When we first decided to stay across the border north of Singapore in Johor Bahru, Malaysia, we thought it would just be a place to sleep and we would make the commute into the city each day. Johor Bahru, JB for short, is a little gritty, like Jersey to New York City. As the second most populated city in Malaysia and the border town to Singapore, it seems to be a city in transition, but a very slow transition. We took a walk in Johor Bahru, Malaysia to discover the old, the new and the food.
The newly constructed CIQ (Border Control) building and the new, massive, seven-story mall almost seem out of place with the surrounding area a little rough on the edges. Just one street away from all the ‘new’ the scene changes: sidewalks, if they are there at all, are cracked and broken; storefronts are missing signs and crumbling; heavy, unpleasant scents waft through the air. The area is well-developed, just not well-maintained.
But on the flip side, the people are genuine and welcoming, eager to be helpful and always smiling. English is widely spoken and their favorite word seems to be ‘yes,’ which is the first response to any question, regardless of the real answer. When we thought we had found the dobi (laundry shop), we asked a group of construction workers outside if we were in the right place. They all stopped, smiled and said, “Yes, this is not it. Keep going one more block.” And then watched as we went on our way, making sure we were on the right path before they resumed their work. The small, sincere acts of kindness from the locals are the norm, rather than a rare occasion.
Beyond that, beauty can also be found at the hundred year old temples, churches, mosques and other religious buildings that reside in harmony regardless of the close proximity. Religion is an obvious important part of the daily lives of the residents and noticeable by their dress, the frequent visits to temples to pray or light joss sticks and the statues and grottos that have fresh offerings placed in front of them. Prayer times are listed in the local newspaper and we can hear them throughout the city when they are broadcast in the streets.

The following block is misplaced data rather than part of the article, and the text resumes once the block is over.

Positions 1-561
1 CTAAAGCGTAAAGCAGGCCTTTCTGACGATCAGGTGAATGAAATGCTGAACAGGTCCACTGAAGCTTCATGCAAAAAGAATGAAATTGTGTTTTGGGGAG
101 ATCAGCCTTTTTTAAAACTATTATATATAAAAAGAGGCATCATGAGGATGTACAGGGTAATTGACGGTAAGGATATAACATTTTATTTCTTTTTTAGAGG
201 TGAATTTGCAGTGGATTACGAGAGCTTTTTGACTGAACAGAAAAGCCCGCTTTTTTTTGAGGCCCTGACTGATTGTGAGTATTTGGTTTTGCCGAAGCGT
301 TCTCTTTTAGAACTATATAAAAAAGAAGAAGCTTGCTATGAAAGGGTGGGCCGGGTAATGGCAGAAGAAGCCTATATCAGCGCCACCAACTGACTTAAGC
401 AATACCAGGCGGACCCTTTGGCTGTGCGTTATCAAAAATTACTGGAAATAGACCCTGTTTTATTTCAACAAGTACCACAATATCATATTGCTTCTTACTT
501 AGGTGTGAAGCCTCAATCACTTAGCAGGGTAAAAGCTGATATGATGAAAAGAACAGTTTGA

Unlike other cities, we didn’t have an itinerary, set agenda or list of sights to see – we just set out on a walk in Johor Bahru, Malaysia and discovered the city. The main road from our hotel, Jalan Trus, is just one street away from the mall and the street on which we have spent most of our time while in JB. On this street we found two of the oldest temples just a block apart, the Old Chinese Temple (approximately 150 years old) and the Sri Raja Mariamman Temple (103 years old) among the shops, enclosed car dealerships (not at all like the sprawling lots in America) and restaurants. The landmark Sultan Ibrahim Building, built in 1940, is just one block off Julan Trus, featuring native and colonial style architecture.
We’ve twice taken part in the local food scene, joining in – but, not blending in – with the lunchtime crowd at an open air (non-air conditioned) market with five or six hawker stalls serving up many varieties of the regional cuisine. Unsure of so many things – from what to eat to how to eat it – we are guided along by the friendly owners naming each dish and letting us know if it is spicy or not and what to pile on our plates for the best, classic flavor combinations.
In a place so foreign where we know so little, we have had a warm welcome and have been made to feel comfortable by the friendly residents. Our first introduction to Southeast Asia has only made us more curious – and more confident – as we get ready to head into Vietnam.
We want to know: Have you been to Johor Bahru, Malaysia?
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